3 Ways to Go From Burnout State to Flow State
Flow isn’t harder to achieve these days. You just have to schedule it.
There’s nothing like that state of flow, when you get so absorbed in a project that time seems to stand still. But if it was once a rare state to achieve, it now seems impossible.
As famed psychologist Mihaly Csikszentmihalyi wrote in his 1990 book, Flow: The Psychology of Optimal Experience, “The best moments usually occur when a person’s body or mind is stretched to its limits in a voluntary effort to accomplish something difficult and worthwhile.” In this state of “flow,” people “want to pursue whatever they are doing for its own sake… The sense of the duration of time is altered: hours pass by in minutes, and minutes can stretch out to seem like hours.”
In our current world, mired as it is in political, social, and medical quicksand, flow seems like a relic from another time. One of our main limitations these days is of course: interruptions. With constant interruptions from kids, roommates, and colleagues sending Slack messages to ask if you read their emails, there is little opportunity to be fully absorbed in anything.
But “little” is not the same as “none.” Achieving the bliss of flow is possible — even now — with a few smart strategies.
Figure out what times of day are least likely to be interrupted
Many people like to rise before their households solely to experience peace and quiet. Maybe you and your spouse trade off childcare duties, so 8 a.m. to 1 p.m. is a possibility, and your colleagues seldom start pinging you before 9:30 a.m. This leaves you a chunk of early morning time to work with. Maybe your roommate reliably vacates the premises on Saturdays. Analyze your schedule until you know what chunks of time might be available, and if there’s more than one chunk, figure out when you have the most energy. If you get in your groove after 9 p.m., and your household is quiet then, that can work too.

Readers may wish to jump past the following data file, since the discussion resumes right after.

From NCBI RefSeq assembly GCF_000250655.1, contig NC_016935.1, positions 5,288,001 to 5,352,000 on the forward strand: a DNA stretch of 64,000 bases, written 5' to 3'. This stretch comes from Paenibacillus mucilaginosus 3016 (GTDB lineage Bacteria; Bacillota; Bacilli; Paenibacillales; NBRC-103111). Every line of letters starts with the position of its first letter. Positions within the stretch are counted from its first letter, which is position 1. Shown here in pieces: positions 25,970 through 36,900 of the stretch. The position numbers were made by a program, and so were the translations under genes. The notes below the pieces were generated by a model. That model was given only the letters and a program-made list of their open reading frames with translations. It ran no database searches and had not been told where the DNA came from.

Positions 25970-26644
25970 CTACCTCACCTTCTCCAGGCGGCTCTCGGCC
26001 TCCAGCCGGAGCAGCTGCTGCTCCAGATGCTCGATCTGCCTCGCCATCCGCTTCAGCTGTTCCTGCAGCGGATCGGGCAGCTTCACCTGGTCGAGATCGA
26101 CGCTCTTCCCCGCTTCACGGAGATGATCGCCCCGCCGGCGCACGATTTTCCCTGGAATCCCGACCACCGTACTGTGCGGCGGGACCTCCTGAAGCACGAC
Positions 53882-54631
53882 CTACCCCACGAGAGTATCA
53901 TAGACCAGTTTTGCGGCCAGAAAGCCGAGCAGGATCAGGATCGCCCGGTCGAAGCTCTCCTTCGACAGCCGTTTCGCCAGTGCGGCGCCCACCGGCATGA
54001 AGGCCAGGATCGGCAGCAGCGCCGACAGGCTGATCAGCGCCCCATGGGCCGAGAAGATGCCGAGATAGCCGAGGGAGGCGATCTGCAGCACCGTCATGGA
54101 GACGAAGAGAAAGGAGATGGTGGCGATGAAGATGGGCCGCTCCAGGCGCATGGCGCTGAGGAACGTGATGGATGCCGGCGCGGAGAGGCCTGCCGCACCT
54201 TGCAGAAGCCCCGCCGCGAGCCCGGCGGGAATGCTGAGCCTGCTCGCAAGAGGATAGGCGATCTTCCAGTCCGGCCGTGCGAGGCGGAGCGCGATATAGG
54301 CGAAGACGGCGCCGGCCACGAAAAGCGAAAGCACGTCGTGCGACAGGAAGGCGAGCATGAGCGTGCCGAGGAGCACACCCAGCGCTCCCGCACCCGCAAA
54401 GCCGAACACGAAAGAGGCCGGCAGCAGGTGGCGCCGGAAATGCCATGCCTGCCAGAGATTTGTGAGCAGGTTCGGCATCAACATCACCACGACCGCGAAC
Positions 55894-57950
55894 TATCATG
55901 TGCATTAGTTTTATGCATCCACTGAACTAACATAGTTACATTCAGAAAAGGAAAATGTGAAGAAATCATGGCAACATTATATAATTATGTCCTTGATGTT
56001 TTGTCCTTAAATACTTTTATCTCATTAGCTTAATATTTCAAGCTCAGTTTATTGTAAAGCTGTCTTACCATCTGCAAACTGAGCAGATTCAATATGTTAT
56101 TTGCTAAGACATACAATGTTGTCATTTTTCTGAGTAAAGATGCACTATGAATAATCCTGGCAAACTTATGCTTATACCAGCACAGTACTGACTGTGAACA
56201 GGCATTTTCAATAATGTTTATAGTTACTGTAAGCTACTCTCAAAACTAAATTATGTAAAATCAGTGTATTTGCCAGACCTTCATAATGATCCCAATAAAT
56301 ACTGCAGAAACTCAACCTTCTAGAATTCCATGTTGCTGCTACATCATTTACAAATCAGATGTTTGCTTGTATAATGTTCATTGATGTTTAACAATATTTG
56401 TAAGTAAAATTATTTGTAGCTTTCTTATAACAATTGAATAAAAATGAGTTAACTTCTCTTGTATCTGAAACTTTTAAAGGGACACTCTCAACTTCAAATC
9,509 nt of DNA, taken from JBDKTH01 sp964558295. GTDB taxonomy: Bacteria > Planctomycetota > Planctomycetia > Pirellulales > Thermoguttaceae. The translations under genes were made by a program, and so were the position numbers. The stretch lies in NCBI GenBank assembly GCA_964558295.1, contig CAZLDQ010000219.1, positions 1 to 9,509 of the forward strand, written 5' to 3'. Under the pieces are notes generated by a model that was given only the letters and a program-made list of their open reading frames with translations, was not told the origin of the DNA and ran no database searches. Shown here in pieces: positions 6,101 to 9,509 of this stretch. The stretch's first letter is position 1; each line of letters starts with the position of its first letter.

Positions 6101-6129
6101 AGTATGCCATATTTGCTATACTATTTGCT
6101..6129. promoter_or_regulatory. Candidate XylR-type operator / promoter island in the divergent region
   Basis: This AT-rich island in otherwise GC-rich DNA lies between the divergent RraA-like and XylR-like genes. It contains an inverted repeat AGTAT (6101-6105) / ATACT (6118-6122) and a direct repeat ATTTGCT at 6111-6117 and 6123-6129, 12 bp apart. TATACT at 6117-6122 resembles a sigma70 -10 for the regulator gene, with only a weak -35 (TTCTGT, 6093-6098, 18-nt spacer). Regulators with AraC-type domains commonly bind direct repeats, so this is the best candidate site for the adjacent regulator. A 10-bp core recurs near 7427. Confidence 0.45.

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Match the right work to the right time
Slot projects that allow for full absorption into the time slots where flow is possible. Creative and analytical projects are good choices; I like to write and edit in open, uninterrupted chunks of time, so I’m careful to schedule such work for hours when my older kids are mostly occupied with their virtual school classes, and my younger kids are in childcare.
Achieving flow is not just about getting things done, though. It’s an important experience in and of itself. If your paid work doesn’t offer many flow opportunities, consider whether making time for hobbies might give you a big boost in life satisfaction. Flow is, as Csikszentmihalyi writes, an “optimal experience” — a source of great pleasure. An early morning painting, woodworking, or scrapbooking session could set the tone of your entire day.
Set yourself up to succeed
When you’re in a state of flow, the experience can be pleasant enough to preclude actively seeking out disruptions, but some can still find their way in.
So take a moment before you begin to set the stage. Turn off phone or computer notifications. Keep a water bottle handy so thirst doesn’t stop the flow prematurely. And keep what I like to call a “later list” next to you. This is where you jot down any semi-useful thoughts (“I should take the meat out of the freezer for dinner”) that pop, unbidden, into your head. You will deal with these later, which is when you’ll handle email and other things that can be done in between the kids demanding tech help or the dog barking to be let out.
Those sorts of things will never lead to flow. The work that does should be treated as special. And making time for flow is an important part of everyone’s mental health.